Now I entirely agree that the act of forgiveness is not centred on feelings. However, I do experience that making the act of will to forgive someone does result in feelings. Quite simply when I forgive someone else it is good for me. Should this be a surprise? That when I actually do what Jesus has commanded me to do that I feel better. Whoa dangerous stuff this feelings. Come on wake up, smell the roses.

I suggest going and reading some stories from Corrie ten Boom or other Christians from the past who have learnt the hard way that forgiveness as an act of will (an act only possible through Christ at work in us) does not depend on repentance and does change us (why should that be a surprise as Jesus makes clear our own forgiveness depends on forgiving others).

Now to get back to the article in question by Chris which he starts with:

The current atonement debate has implications far beyond the
doctrine of salvation.  We are beginning to see how a departure from
the Reformation understanding of the atonement will trickle down into
areas of practical theology such as forgiveness.

What we actually see is an association. When you take a view of atonement that stridently makes exclusive claims for a single theory (Penal Substitution), that calls down curses on Christians who reject this exclusivity, that focuses on the wrath of God in a way that Jesus never did, that ignores much of the teaching of Jesus (on love, on not condemning others …) THEN it may be associated with other problems such as re-defining forgiveness so that it no longer relates to the teaching of Christ.

As has been said before a danger facing these strong supporters of PSA is that they are teaching salvation by correct belief, a form of salvation by works, when they should be teaching salvation by faith.  Get that wrong and so much else will go wrong. You may even find yourself using Scripture to curse those who disagree with you (and huge swathes of the Christians through the centuries at the same time).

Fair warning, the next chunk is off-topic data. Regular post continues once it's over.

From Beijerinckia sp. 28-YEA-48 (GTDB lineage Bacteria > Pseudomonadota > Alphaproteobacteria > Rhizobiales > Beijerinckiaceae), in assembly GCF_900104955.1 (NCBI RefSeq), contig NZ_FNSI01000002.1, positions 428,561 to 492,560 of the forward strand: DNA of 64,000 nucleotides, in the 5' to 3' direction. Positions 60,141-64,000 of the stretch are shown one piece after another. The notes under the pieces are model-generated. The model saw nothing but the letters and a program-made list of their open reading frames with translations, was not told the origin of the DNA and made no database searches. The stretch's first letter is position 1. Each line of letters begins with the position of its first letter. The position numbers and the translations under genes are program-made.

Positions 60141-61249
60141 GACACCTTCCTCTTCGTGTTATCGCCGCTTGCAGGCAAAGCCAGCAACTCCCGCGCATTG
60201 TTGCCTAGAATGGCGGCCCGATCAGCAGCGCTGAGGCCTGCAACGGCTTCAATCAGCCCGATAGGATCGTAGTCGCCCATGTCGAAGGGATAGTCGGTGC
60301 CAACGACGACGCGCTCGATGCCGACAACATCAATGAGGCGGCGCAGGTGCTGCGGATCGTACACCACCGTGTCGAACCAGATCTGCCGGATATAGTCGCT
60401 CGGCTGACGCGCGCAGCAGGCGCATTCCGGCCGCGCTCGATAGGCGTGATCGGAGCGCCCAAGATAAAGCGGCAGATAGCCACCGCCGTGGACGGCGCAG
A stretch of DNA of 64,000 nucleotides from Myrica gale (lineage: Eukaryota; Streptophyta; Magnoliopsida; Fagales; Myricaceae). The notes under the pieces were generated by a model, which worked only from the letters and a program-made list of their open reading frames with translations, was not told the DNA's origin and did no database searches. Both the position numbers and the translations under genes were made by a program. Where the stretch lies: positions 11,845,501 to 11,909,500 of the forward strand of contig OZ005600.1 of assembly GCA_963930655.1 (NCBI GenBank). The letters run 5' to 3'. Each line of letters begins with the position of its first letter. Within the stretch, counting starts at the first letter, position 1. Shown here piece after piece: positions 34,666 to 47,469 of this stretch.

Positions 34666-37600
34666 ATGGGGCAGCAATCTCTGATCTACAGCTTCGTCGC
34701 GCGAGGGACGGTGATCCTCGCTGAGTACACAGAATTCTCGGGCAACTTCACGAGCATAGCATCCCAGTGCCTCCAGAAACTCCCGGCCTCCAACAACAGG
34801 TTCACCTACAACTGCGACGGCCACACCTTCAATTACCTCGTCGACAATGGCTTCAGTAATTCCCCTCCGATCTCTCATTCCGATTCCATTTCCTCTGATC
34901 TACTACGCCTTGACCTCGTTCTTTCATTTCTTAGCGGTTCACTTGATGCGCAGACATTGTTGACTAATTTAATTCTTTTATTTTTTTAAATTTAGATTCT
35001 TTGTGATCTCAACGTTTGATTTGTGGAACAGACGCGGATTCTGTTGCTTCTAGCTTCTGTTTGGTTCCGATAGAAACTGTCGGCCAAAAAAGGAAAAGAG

Caravans save lives

Last week was school half term, I had time booked off work. But with my mother-in-law still in hospital  (over 1 hours drive from home) after a heart bypass operation how could we manage a holiday.

Answer. Find a caravan site within 15 minutes of Glenfield Hospital and spend the week there. It meant we could visit mum at least once a day for as long or short a time as she needed while still being able to spend time together as a family. Oh and it also saved nearly 500 miles of driving.

Leicester proved to be a good place to spend time. We went to the Space Centre, got some cycling together and some shopping (nice cosmopolitan city centre). All despite a pretty wet week that would have been miserable in a tent.

Without a caravan it would have been a poor half-term for everyone so definitely a life saver for us all.

Getting bored

Richard has been writing about bloggers block. Clearly something I too have been struggling with, enough that last night my brother commented that part of the reason for phoning me was to find out what we had been doing as there was nothing on my blog. Hint: you can ring me even when I am blogging a lot (very unfair that as we do keep in regular contact).

Anyway I have realised that part of my problem is boredom. I was reading yet another of Adrian’s posts on Penal Substitution (The Atonement – What Happened to Jesus on the Cross?) and realised that I have got bored with the need to continually point out basic failings in these arguments. Sadly, the arguments being made never seem to move on, they never address any alternative interpretations and they never recognise the leaps in logic that they make.

Adrian has two things which he says demand penal substitution. But sadly for him they do nothing of the sort.

The first is that the cross is absolutely essential in the purposes of
God to save us. We have hinted at this previously, but if the cross was
not an essential part of the plan of God for our salvation, allowing
His Son to go through such suffering would be shameful and would,
indeed, reveal a lack of love towards Him.

Absolutely correct. Nothing there about penal substitution of course. This is entirely compatible with every theory of atonement. (although I do wish that Adrian would include an acknowledgement of the trinity. Jesus is not separate from God.). Then he goes on to say: